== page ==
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Why would a patient be interested in a clinical trial



Patients usually take part in clinical trials for many reasons. Usually, they hope for benefits for themselves. They may hope for a cure of disease, a longer time to live, a way to feel better. Often they want to contribute to a research effort that may help others.

Based on what researchers learn from laboratory studies, and sometimes earlier clinical studies and standard treatments as well, they design a trial to see if a new treatment will improve on current treatments. The hope is that it will. Often researchers use standard treatments as the building blocks to try to design better treatments.

Although there is always a chance that a new treatment will be disappointing, the researchers involved in a study have reason to believe that it will be as good as, or better than, current treatments.

The patients in a clinical trial are among the first to receive new research treatments before they are widely available. How a treatment will work for a patient in a trial can't be known ahead of time. Even standard treatments, although effective in many patients, do not carry sure benefits for everyone. But patients should choose if they want to take part in a study or not, only after they understand both the possible risks and the benefits.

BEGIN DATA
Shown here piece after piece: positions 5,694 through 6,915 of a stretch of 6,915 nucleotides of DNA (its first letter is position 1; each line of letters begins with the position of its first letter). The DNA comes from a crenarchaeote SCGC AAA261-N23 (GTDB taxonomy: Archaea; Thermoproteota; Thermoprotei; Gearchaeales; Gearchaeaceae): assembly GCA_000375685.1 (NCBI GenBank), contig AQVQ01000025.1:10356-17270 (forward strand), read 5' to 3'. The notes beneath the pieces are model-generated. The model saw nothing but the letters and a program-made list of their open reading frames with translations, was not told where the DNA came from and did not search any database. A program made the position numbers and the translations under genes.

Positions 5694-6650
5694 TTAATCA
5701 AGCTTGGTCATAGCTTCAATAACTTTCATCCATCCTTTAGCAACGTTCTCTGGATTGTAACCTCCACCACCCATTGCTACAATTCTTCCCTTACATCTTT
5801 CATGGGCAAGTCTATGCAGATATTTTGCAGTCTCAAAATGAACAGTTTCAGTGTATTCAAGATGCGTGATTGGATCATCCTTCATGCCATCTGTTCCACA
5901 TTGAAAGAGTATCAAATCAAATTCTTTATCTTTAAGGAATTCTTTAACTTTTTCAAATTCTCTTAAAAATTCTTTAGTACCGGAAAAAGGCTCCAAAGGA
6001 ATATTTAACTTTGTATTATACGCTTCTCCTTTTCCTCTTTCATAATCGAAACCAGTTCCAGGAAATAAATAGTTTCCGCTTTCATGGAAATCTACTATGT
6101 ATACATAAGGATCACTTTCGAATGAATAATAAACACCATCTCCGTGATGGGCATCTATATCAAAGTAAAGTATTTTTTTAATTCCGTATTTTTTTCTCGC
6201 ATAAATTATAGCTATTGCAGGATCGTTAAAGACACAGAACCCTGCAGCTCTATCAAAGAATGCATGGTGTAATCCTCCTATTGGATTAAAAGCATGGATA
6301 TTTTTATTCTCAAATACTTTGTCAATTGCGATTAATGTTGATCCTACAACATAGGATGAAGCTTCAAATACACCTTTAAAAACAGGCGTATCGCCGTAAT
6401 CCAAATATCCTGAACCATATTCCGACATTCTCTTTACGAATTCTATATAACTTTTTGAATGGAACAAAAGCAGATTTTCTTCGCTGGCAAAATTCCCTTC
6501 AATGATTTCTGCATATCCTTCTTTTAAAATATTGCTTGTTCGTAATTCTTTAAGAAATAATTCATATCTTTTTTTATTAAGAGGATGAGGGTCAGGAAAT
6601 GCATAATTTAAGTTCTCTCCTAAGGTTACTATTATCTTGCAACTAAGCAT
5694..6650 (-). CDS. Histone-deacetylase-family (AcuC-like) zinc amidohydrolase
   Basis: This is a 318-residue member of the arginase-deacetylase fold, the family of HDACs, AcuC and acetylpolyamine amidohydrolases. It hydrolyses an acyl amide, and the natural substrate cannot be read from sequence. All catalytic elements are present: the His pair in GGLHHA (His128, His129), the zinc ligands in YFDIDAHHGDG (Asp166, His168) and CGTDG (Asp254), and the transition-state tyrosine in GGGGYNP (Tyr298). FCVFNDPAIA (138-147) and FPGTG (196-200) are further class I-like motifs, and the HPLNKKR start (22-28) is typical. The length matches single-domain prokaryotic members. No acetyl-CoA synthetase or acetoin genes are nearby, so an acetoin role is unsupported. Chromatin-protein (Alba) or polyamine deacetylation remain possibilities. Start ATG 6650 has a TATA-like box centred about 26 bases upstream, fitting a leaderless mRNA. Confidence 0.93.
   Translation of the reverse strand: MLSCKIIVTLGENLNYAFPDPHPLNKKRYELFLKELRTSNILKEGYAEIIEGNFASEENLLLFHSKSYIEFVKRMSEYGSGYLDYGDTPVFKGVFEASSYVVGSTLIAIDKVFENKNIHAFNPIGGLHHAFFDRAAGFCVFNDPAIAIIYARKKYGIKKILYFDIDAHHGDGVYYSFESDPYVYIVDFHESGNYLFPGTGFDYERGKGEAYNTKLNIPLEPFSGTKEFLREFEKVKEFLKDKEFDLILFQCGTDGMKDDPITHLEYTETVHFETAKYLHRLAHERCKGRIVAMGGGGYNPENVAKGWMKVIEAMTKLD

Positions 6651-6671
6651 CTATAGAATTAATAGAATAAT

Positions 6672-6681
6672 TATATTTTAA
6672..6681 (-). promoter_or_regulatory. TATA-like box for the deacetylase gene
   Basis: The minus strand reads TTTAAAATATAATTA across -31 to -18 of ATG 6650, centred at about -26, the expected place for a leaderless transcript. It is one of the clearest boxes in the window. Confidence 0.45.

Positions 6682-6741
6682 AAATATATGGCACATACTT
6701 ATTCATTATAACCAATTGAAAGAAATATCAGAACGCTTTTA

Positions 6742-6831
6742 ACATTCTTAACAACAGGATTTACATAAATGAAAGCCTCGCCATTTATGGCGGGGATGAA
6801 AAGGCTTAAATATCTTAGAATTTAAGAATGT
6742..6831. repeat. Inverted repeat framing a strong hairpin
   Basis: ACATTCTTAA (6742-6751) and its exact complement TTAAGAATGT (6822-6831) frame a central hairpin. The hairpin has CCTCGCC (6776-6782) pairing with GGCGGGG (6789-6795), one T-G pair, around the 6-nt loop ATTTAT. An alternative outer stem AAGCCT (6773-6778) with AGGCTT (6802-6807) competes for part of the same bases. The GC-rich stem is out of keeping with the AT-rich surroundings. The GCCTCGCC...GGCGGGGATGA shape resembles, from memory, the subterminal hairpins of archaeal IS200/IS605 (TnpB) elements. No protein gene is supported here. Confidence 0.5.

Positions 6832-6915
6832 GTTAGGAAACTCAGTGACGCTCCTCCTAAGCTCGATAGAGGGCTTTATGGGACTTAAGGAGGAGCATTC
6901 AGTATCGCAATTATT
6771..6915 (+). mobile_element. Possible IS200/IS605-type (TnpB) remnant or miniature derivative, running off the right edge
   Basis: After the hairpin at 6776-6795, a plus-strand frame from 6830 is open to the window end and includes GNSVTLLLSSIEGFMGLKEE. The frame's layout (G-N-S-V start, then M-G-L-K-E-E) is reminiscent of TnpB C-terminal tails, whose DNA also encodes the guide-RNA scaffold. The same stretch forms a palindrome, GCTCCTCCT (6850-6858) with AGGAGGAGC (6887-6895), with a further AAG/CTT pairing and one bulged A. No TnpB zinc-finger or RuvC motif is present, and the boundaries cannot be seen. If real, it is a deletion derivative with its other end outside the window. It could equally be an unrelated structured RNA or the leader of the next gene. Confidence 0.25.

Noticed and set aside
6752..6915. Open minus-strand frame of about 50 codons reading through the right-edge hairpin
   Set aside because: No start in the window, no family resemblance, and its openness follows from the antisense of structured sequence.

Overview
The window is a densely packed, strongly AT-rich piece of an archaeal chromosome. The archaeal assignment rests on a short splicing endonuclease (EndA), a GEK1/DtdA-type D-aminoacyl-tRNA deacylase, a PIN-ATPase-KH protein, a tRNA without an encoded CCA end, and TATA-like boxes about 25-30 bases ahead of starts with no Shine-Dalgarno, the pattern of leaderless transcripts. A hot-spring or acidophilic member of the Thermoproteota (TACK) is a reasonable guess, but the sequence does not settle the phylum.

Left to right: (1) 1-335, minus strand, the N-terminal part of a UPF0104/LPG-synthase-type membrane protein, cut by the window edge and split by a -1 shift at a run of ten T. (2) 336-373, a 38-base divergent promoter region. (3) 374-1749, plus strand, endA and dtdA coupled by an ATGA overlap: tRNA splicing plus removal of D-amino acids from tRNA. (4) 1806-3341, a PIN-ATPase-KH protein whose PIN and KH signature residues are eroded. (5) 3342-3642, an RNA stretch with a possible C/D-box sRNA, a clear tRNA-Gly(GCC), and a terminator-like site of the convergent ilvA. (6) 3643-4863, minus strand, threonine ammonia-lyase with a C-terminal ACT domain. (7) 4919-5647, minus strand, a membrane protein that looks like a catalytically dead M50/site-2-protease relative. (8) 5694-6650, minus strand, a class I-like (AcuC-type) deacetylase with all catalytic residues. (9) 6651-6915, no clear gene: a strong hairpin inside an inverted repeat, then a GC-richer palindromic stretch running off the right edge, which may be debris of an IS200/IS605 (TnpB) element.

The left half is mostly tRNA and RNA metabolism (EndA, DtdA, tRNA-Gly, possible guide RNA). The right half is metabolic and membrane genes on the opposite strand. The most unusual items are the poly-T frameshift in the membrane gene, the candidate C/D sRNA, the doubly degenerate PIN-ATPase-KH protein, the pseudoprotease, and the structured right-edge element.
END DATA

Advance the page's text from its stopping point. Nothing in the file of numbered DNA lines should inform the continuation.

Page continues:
The patients who take part in clinical trial procedures that do prove to be better treatments have the first chance to benefit from them. All patients in clinical trials are carefully monitored during a trial and followed up afterwards. They become part of a network of clinical trials carried out around the country. In this network, doctors and researchers pool their ideas and experience to design and monitor clinical studies. They share their knowledge from many specialties about cancer treatment and care. Patients in these studies receive the benefit of their expertise. At cancer centers such as Baptist Health Louisville, patients receive care from a special research team.

The above information is taken from "What Are Clinical Trials All About?" published by the National Institutes of Health, National Cancer Institute